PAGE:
Home Sellers FAQ Part 3 of 3
Do you know your obligations as a home seller? Should you be aware of them of even if you are not planning to sell? Will your house appraise? What do you have to disclose to a buyer? Out of all the questions that get asked, there are a few that stick out as the most important. The following are the 3 most critical questions you need to know the answers to before you sell your property.
Will my house appraise?
Besides a home inspection discovering some major issues, nothing can stop a sale dead in its tracks faster than a low appraisal. Appraisals are usually the last major hurdle to clear in a transaction. Finding out 10 days before you are supposed to close that the sale can’t go through with its current contract price is nothing short of frustrating.
So how do we make sure to avoid this situation to begin with? In short, it comes down to pricing the house properly. It’s no secret that home seller want to get the most money from their sale as possible, and my job is to help with that. There are LOTS of things to do in order to make sure you get the top market value. However that doesn’t mean you can sell at an unreasonable value either. More than likely the home will still need to pass an appraisal.
Besides listening to your Realtor and reviewing recently sold comps, you can always opt for a pre-appraisal before listing the property. A pre-appraisal is done by a licensed appraiser, just like who will complete the buyer’s appraisal. With a pre-appraisal some of the loan criteria is missing which makes it slightly more affordable than a loan appraisal. This is a great tool for hard to price and unique properties. Not only will it set a baseline of what it will appraise for, but you can use it to justify your asking price to your buyers.
On a national level, about 1/3rd of property sales are completed in cash, which do NOT require an appraisal. However, many of those are investment properties, portfolios, or ultra-luxury. So unless you are selling into one of those categories, its closer to 5% of sales are cash transactions and 95% of us will have to deal with an appraisal when selling.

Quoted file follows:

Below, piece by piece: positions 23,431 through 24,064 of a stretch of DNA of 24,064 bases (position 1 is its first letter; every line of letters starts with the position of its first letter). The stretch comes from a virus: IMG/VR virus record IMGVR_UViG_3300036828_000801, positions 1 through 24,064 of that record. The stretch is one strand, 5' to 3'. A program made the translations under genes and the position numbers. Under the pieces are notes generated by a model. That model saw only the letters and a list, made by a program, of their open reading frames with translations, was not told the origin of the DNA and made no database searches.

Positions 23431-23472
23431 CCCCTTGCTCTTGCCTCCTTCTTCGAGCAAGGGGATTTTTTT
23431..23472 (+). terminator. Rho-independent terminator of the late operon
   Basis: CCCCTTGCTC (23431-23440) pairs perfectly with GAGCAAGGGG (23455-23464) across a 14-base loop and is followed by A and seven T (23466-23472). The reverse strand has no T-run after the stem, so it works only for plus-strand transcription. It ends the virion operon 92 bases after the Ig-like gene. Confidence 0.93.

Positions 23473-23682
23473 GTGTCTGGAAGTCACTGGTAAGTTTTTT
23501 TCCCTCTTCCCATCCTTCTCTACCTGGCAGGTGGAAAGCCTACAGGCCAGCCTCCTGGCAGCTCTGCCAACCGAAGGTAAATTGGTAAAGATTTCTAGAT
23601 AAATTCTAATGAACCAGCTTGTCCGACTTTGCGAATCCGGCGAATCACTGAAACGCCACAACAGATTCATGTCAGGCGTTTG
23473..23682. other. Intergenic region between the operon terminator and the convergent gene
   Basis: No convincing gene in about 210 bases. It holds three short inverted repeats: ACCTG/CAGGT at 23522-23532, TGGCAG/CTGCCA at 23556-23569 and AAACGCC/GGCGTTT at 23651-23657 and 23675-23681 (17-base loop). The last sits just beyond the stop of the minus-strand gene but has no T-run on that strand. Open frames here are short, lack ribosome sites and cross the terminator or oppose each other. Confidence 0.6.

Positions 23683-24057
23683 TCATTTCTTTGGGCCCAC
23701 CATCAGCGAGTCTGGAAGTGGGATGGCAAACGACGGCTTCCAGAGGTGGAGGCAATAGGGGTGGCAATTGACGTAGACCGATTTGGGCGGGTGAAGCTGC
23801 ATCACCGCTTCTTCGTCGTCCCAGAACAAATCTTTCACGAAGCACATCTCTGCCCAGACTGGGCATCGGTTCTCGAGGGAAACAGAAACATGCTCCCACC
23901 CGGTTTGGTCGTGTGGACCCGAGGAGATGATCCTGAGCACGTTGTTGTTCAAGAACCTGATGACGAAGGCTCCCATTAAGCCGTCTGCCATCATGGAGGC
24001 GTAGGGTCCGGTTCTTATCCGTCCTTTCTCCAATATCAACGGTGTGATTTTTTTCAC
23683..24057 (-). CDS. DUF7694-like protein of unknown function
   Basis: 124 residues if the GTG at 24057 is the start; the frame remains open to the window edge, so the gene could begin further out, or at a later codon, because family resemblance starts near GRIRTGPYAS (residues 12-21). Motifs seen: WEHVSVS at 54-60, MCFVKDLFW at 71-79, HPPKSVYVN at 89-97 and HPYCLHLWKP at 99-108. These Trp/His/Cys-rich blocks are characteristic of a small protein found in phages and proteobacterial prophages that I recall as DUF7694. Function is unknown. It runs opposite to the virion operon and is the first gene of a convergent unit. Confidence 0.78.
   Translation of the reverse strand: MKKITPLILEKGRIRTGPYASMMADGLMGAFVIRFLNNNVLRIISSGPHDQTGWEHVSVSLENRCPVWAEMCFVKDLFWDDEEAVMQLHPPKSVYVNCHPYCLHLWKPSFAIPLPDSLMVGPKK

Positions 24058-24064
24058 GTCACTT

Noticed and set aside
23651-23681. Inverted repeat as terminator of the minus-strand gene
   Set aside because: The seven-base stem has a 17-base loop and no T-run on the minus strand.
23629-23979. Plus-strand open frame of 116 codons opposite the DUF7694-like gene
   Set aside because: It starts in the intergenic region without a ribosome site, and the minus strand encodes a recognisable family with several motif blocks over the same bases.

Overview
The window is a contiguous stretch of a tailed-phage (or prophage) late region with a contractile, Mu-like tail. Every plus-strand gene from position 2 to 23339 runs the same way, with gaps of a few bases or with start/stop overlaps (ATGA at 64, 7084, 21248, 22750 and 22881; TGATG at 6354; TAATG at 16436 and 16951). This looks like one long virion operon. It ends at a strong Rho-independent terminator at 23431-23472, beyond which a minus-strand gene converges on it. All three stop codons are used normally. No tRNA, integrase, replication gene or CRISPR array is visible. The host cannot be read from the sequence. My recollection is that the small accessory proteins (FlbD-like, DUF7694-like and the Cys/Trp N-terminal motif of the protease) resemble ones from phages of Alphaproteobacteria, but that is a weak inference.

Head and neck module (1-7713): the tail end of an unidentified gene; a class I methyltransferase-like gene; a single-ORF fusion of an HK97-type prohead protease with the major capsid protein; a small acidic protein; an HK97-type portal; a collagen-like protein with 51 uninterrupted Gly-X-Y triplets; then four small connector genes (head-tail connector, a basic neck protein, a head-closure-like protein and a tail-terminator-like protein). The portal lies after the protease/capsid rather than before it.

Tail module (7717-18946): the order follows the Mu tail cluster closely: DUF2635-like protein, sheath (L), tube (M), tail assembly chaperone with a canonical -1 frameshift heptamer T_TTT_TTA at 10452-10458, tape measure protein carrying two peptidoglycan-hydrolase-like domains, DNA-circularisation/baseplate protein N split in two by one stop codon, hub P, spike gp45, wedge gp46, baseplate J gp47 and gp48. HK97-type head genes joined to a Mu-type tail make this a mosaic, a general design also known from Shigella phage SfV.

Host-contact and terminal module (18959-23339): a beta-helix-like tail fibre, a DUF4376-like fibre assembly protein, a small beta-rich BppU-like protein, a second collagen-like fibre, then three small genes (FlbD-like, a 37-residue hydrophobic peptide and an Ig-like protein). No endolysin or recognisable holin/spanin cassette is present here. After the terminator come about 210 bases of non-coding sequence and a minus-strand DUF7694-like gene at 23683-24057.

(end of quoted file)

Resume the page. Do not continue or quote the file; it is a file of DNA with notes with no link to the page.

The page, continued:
So what happens when the appraisal is too low? A buyer may choose to walk away from the transaction unscathed, or make up the difference between the appraised price and the contract price – not something most buyers are excited to do. Depending on how far apart, a seller may agree to reduce the sales price to the appraised price to “save” the transaction. In the event an appraisal comes in way above the contract price, there’s nothing to be done. As a seller, you cannot go back and get a higher price out of the buyer.
What do I have to disclose to potential buyers?
A seller must disclose any important information about the property that may affect the property’s value or the buyer’s decision to purchase the property. There are some exceptions to this I’ll get to in a moment.
This doesn’t mean the seller must disclose every little thing to the buyer, such as a scratched tile, or a paint chip as these don’t affect the price. Additionally, the buyer has the opportunity to ask any questions to the seller, in which as the seller should answer truthfully, even if you do not deem it important but the buyer does.
The seller does NOT need to do research to find any answers or perform any investigation to find items to disclose. You are also not responsible for reporting issues you should have known, but did not know. It is based on “to the best of your knowledge…”